On March 9 of this year, Schwab launched its robo advisory Intelligent Portfolios with no advisory fees. I couldn’t figure out any way to see exactly what funds were included and in what proportions without buying into it. Thus, I bought an Intelligent Portfolio on March 30 and wrote about a personal look at Schwab’s robo advisor. I held on to my Schwab Intelligent Portfolio, though, in some ways, it’s not looking all that intelligent.
A Little Background
I selected a risky portfolio in order to keep less cash. About 18% of the portfolio was in cash and bonds. Its characteristics were:
- A total of 15 ETFs plus cash were used to construct the portfolio
- Schwab funds and cash held at Schwab represented about 82.4% of the value of the portfolio
- Expenses averaged 0.27% and ranged from 0.04% to 0.48% annually
- The 10% of the portfolio located in bonds was in lower credit quality, although the local currency bond was technically investment grade at BBB-
The full lineup and weighting when I originally wrote about it was as follows.
|Fund||Ticker||Shares Held||$ Market Value||% of portfolio||% Expense Ratio|
|iShares Gold Trust||IAU||20||229.6||4.49%||0.25|
|Schwab International Small-Cap Eq ET||SCHC||7||220.22||4.30%||0.18|
|Schwab Fundamental Intl Lg Co ETF||FNDF||19||526.68||10.30%||0.32|
|Market Vectors® EM Local Currency Bd ETF||EMLC||15||304.65||5.96%||0.47|
|Schwab Fundamental Intl Sm Co ETF||FNDC||11||309.65||6.05%||0.48|
|iShares 0-5 Year High Yield Corp Bd||SHYG||5||246.62||4.82%||0.3|
|Schwab US REIT ET||SCHH||4||158.4||3.10%||0.07|
|Schwab US Small-Cap ET||SCHA||4||232.92||4.55%||0.08|
|Vanguard Global ex-US Real Estate ETF||VNQI||2||118.1||2.31%||0.24|
|Schwab International Equity ET||SCHF||11||347.05||6.78%||0.08|
|Schwab Fundamental US Small Company ETF||FNDA||11||343.31||6.71%||0.32|
|Schwab US Large-Cap ET||SCHX||9||454.59||8.89%||0.04|
|Schwab Emerging Markets Equity ET||SCHE||8||210.96||4.12%||0.14|
|Schwab Fundamental Emerg Mkts Lg Co ETF||FNDE||13||336.58||6.58%||0.47|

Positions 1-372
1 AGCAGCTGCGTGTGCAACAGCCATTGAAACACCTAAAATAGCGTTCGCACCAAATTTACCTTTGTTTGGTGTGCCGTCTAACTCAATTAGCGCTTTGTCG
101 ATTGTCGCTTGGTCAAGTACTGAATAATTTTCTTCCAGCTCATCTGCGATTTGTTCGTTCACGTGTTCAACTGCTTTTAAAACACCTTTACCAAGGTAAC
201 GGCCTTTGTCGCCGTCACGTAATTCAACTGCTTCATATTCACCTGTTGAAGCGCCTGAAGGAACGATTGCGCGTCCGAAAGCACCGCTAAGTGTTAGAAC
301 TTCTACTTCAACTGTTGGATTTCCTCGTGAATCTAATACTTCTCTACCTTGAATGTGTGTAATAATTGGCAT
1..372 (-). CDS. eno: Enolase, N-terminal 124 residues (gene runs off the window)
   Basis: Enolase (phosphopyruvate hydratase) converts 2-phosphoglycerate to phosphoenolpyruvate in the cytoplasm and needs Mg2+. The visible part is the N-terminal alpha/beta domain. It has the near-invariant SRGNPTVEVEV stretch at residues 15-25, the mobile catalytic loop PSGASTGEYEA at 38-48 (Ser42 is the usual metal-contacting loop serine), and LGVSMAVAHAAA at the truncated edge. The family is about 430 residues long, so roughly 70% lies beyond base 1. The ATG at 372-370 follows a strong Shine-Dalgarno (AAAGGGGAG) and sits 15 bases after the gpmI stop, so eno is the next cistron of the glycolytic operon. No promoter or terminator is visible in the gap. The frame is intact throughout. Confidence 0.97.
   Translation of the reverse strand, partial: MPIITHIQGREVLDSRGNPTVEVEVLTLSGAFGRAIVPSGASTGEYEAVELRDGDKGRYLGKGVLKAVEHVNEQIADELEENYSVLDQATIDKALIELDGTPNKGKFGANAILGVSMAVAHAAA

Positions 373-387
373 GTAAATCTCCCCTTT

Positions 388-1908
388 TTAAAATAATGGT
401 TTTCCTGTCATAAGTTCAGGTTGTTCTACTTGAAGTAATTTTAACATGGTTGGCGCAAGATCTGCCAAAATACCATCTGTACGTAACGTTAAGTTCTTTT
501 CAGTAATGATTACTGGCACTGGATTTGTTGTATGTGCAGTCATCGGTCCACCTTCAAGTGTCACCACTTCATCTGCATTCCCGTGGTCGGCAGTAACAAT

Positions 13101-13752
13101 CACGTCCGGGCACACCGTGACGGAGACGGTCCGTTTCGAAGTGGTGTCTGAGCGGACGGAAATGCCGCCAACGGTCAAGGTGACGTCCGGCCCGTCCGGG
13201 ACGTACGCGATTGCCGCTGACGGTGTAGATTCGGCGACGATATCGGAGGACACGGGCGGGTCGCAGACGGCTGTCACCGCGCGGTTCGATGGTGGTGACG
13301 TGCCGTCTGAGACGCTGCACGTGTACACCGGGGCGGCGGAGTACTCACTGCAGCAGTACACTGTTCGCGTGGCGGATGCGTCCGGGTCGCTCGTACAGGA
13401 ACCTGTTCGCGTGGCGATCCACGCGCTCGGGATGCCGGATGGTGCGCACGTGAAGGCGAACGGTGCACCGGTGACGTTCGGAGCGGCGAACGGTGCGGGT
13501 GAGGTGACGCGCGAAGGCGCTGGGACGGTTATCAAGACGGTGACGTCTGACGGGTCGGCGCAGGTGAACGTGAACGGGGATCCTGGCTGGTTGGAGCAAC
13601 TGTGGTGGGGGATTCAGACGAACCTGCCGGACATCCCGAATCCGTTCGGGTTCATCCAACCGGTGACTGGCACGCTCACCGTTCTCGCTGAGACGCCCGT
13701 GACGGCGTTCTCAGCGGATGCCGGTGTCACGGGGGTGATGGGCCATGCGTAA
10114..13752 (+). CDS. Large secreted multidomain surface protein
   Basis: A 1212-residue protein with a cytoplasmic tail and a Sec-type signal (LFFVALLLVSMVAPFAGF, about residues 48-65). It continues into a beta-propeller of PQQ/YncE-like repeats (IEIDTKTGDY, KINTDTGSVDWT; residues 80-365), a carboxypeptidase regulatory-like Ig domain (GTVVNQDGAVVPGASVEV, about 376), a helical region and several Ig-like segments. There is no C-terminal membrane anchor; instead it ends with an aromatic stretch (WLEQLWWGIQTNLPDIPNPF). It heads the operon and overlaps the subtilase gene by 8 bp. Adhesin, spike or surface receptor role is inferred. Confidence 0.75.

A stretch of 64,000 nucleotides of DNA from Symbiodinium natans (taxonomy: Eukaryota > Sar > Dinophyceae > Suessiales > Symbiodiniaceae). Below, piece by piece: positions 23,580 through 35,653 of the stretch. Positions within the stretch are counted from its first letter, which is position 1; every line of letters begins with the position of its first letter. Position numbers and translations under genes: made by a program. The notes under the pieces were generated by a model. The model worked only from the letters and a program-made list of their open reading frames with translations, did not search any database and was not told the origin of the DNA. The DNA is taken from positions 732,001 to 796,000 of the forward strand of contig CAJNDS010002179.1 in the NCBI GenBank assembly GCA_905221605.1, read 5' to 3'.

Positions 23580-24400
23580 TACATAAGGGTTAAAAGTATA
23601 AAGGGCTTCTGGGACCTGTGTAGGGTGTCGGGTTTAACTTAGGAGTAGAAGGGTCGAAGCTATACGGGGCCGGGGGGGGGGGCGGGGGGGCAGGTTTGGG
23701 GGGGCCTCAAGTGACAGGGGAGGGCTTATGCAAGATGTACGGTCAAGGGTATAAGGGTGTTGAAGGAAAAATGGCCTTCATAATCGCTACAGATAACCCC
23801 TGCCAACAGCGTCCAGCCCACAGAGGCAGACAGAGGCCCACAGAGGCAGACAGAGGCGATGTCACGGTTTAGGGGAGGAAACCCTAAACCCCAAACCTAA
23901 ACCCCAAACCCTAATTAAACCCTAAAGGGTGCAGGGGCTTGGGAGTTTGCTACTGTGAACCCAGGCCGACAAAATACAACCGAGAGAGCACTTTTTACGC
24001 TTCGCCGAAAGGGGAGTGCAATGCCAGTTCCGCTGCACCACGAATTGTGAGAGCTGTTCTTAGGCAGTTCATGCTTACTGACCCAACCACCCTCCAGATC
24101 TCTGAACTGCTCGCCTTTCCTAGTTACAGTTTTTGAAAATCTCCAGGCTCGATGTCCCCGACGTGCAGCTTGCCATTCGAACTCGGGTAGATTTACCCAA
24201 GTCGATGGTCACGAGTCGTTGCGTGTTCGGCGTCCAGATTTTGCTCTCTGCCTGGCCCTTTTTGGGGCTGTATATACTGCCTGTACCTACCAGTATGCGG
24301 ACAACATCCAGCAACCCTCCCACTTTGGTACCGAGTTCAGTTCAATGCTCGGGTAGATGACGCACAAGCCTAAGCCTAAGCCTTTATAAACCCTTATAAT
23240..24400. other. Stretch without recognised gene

|Schwab Fundamental US Large Company ETF||FNDX||23||701.27||13.71%||0.32|
In the original piece, I stated the Schwab Intelligent Portfolio has funds in which I'd never dream of investing, such as the Market Vectors J.P. EM Local Currency Bond Fund (EMLC | C-54). With an expense ratio of 0.47%, I suspected this would move more with foreign currency changes than the bond market. Before I wrote the original piece, I asked Schwab for the reasoning to include this fund, but received no response.
Schwab Intelligent Portfolio Today
As of the morning of Dec. 15, my portfolio had declined 7.40% from my March 30 purchase, and it still owned the same 15 ETFs. I compared this performance to broad market ETF total returns, which were: the Vanguard Total Stock (VTI | A-100), down 2.19%; the Vanguard Total International Stock (VXUS | A-99), down 10.50%; and the Vanguard Total Bond (BND | A-94), down 1.05%.
Comparing the 7.40% loss to an 82% equity-weighted version of my son’s Second Grader Portfolio (one of the Dow Jones Lazy Portfolios) that owns only the three funds above, the Second Grader was down only 4.26%. Thus, the Intelligent Portfolio lost over 3 percentage points more than the Second Grader.
The largest single contributor to the performance shortfall was in fixed income. Rather than go for boring bonds to act as a portfolio shock absorber, Schwab reached for yield with the Market Vectors J.P. Morgan Emerging Market Local Currency ETF (EMLC | C-54), and iShares High Yield Corporate ETF (SHYG | B-81), which showed unrealized losses of 15.38% and 9.63%, respectively.
As I stated last April, the local currency bond ETF did act more as a foreign currency bet than a bond fund. Schwab spokesperson, Michael Cianfrocca, provided me with the following link as to why that fund was included and noted that assets in Intelligent Portfolios are $4.1 billion through Sept. 30, 2015.
Other contributors to underperforming the simpler Second Grader Portfolio were a heavier international stock allocation, the iShares Gold ETF (IAU | A-100), and factor bets toward small-cap and value.
Finally, the Schwab Intelligent Portfolio has annual expenses nearly four times that of the Second Grader Portfolio. Ironically, the heavy weighting in cash is something for which I criticized Schwab, yet it actually helped gain back some underperformance versus the basic Second Grader Portfolio. But I stand by that criticism. Cash earning 1.05% at a bank like Synchrony Bank is a far better option.
Anything could have happened over the past several months, and performance during this period proves nothing. Still, it does at least provide indications that the flaws I pointed out last April continue to be valid. Higher fees, fixed income reaching for yield, and narrower investing are not optimal investment strategies.
In my opinion, the Schwab Intelligent Portfolio isn’t dumb, but perhaps it’s time for version 2.0.
At the time this article was written, Allan Roth owned positions in all of the securities mentioned. He is founder of Wealth Logic LLC, an hourly based financial planning firm. Roth is required by law to note that his columns are not meant as specific investment advice. He also writes for the Wall Street Journal, AARP and Financial Planning Magazine.
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